WINNIPEG, Manitoba (Reuters) - Manitoba opened its dike on the swollen Assiniboine River on Saturday, starting a slow creep of water across rich farmland to avert a potentially catastrophic, unplanned breach in the Canadian province.
Opening the dike will, over days, flood at least 225 square kilometres (55,600 acres) of land that includes 150 homes while taking the pressure off strained dikes.
After the deliberate dike breach, Manitoba Premier Greg Selinger said the gradual, controlled flood was going well and that he knew of no homes in its path that had been damaged.
Water was spreading rapidly across fields, however, swamping land when farmers are usually planting crops of wheat, canola and vegetables.
"This was a necessity because a catastrophic overflow would have taken all the people in this area, and around it they would have had up to five times more damage if the river opened up," Selinger told reporters near the breach site. "...The dikes are very stressed with the amount of water going through, which is why we had to do this opening here."
The controlled flood looked to continue for as long as a week with flows speeding up because the river was still rising, Selinger said.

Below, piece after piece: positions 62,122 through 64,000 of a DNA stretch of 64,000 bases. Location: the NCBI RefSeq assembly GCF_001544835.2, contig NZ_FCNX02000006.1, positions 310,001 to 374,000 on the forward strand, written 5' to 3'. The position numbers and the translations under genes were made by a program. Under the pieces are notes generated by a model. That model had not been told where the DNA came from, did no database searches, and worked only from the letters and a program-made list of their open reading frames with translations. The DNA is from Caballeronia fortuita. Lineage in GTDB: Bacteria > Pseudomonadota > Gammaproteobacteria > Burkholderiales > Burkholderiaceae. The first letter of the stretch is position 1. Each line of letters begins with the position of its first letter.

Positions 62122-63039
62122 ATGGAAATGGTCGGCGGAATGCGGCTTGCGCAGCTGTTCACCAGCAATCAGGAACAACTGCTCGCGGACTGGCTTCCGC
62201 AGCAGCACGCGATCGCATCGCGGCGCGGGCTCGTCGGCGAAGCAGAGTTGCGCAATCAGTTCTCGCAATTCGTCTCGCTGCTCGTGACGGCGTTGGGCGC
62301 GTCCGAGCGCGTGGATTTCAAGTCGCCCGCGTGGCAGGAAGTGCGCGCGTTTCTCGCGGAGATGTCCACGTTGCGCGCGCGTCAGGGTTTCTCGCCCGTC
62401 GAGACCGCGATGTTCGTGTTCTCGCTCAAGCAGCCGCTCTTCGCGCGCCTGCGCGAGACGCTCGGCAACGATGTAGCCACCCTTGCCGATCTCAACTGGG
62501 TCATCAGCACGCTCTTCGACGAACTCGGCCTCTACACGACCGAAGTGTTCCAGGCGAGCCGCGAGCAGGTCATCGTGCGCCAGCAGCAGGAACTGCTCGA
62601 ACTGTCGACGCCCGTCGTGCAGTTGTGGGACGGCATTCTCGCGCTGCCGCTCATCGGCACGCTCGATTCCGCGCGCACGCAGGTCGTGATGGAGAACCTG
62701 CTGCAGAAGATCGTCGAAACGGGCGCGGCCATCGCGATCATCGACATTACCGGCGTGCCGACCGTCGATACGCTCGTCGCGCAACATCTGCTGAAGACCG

Warm, clear weather was helping volunteers and about 1,500 soldiers reinforce dikes.
Levels on the Assiniboine, which flows eastward out of Saskatchewan into Manitoba, are the highest on record after a winter of heavy snowfall on saturated land.
Along with fortifying dikes, Manitoba officials hastily expanded this week an engineered channel that diverts water off the Assiniboine into Lake Manitoba to prevent widespread flooding caused by heavy winter snowfall and spring rains.
U.S. authorities fighting a swollen Mississippi River opened a key spillway on Saturday, a move that could flood homes and crops but spare Louisiana's two largest cities.
Across Manitoba, 3,300 people had left their homes as of Friday because of the threat of flooding, including 1,400 in Brandon, the province's second-largest city. About 100 homes are flooded, mostly on Indian reserves.
Residents in the area that will be flooded east of Portage la Prairie, Manitoba, shored up flood defenses this week as provincial officials repeatedly delayed the dike breach to give them more time.
It wasn't enough, said Doug Connery, whose family runs a large vegetable farm in the area.
"It all depends now on how fast this (water) is going to move," he said. "There's stuff out there that wasn't protected last night."
Manitoba officials have aimed to pump about one-third more water than design capacity through the Portage Diversion, out of the Assiniboine and into Lake Manitoba. While that has taken some strain off dikes, it has added to flooding in a key cattle-producing region.
Farmers have moved thousands of cattle to higher ground and worry they might not be able to feed them this year.
Editing by Laura MacInnis and Paul Simao